Ten dead in militant attack in Iraq`s Ramadi
Ramadi witnessed some of the worst violence during the height of the war that followed the 2003 US-led invasion.
Ramadi (Iraq): A wave of attacks and a
three-hour siege of a police compound in west Iraq left ten
policemen dead on Sunday, raising concerns about the security
forces` capabilities a month after US troops left.
The coordinated blasts and shootings come with the
country mired in a festering political row, and deal a blow to
US and Iraqi officials` assertion that local forces are able
to maintain internal security.
The violence today in mostly Sunni Ramadi came a day
after a suicide attacker targeting Shiites killed 53 people on
the outskirts of the southern city of Basra, the latest in a
series of attacks that have killed nearly 200 in less than a
In Ramadi, two initial car bombs exploded at around 11:30
am (0830 GMT) near Dawlah Kabir Mosque in the centre of the
city, before a third car bomb went off in the same area, two
police officers said on condition of anonymity.
A short time later, a fourth car bomb detonated near a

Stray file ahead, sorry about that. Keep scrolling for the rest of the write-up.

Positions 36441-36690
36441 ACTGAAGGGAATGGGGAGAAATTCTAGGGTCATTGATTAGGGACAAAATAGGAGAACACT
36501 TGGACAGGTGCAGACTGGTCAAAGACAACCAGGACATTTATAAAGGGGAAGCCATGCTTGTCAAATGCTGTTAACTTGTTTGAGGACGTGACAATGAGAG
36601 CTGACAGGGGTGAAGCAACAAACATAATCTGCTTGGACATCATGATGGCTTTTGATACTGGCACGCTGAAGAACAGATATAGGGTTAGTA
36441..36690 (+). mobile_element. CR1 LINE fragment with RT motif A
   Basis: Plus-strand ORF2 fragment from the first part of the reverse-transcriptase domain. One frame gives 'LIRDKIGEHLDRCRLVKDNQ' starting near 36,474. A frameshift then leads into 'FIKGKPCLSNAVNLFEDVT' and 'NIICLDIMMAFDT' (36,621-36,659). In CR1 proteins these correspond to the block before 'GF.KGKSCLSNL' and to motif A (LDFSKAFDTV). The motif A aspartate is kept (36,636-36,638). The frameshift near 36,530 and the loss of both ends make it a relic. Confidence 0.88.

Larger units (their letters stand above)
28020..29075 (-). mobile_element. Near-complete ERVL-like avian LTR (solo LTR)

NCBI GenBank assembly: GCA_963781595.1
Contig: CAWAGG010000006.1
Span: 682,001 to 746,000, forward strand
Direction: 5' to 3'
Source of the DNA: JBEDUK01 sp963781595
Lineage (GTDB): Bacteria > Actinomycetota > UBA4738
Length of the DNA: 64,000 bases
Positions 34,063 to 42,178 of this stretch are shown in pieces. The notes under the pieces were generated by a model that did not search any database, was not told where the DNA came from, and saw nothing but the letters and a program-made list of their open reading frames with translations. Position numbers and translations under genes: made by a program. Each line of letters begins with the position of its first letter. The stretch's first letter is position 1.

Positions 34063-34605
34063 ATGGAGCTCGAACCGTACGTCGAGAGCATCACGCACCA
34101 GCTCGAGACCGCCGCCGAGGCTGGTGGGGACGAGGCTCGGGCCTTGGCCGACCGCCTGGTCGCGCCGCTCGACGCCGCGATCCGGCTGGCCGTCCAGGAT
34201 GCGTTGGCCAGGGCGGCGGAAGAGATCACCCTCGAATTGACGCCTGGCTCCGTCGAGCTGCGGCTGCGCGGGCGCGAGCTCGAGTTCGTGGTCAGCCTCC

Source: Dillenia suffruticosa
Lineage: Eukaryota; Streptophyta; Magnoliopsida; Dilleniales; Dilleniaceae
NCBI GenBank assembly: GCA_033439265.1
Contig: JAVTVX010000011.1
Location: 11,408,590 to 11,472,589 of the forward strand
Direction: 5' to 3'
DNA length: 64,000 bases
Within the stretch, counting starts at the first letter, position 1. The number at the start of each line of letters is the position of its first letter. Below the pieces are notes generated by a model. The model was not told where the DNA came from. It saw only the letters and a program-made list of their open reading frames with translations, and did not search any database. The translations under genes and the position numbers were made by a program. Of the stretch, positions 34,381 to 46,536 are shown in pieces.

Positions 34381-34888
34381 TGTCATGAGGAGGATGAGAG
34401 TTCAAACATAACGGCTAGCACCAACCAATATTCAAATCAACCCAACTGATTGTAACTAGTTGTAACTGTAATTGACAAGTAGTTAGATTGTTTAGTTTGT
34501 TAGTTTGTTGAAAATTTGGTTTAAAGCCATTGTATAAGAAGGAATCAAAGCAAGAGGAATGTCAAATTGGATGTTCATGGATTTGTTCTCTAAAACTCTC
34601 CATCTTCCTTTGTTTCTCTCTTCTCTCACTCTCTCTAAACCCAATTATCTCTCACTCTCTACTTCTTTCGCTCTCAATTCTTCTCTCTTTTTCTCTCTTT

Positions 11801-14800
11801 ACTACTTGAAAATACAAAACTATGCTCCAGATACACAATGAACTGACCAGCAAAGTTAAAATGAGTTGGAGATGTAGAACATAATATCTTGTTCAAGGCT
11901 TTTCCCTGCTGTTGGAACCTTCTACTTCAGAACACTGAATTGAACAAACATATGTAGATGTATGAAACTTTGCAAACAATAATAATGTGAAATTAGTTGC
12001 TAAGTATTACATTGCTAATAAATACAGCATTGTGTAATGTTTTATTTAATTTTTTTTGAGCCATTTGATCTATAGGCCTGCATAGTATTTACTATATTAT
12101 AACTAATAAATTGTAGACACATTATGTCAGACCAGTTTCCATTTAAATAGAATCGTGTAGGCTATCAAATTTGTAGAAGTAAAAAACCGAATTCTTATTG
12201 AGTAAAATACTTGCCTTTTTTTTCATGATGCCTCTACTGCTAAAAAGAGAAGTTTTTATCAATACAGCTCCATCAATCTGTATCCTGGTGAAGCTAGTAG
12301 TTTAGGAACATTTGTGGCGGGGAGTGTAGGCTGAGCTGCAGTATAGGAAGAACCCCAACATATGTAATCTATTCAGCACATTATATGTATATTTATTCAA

police compound in Ramadi, followed quickly thereafter by two
suicide bombers blowing themselves up inside.
Six gunmen stormed the compound, which houses the
investigations and intelligence directorate and a building
under construction that will be the new office of the mayor of
Ramadi, and were holed up in the latter facility until around
3:00 pm (1200 GMT), according to police and medical officials.
"The six terrorists were killed inside the building where
they were hiding, and the situation is now under the control
of the police," said Anbar police chief Major General Hadi
The attacks on the police compound left seven policemen
dead and 16 wounded, while the initial three car bombs in
central Ramadi wounded three civilians, according to a medic
at Ramadi General Hospital.
Separate bombings in the refinery town of Baiji and the
oil-rich city of Kirkuk, both north of Baghdad, left 13 people
wounded, including three police.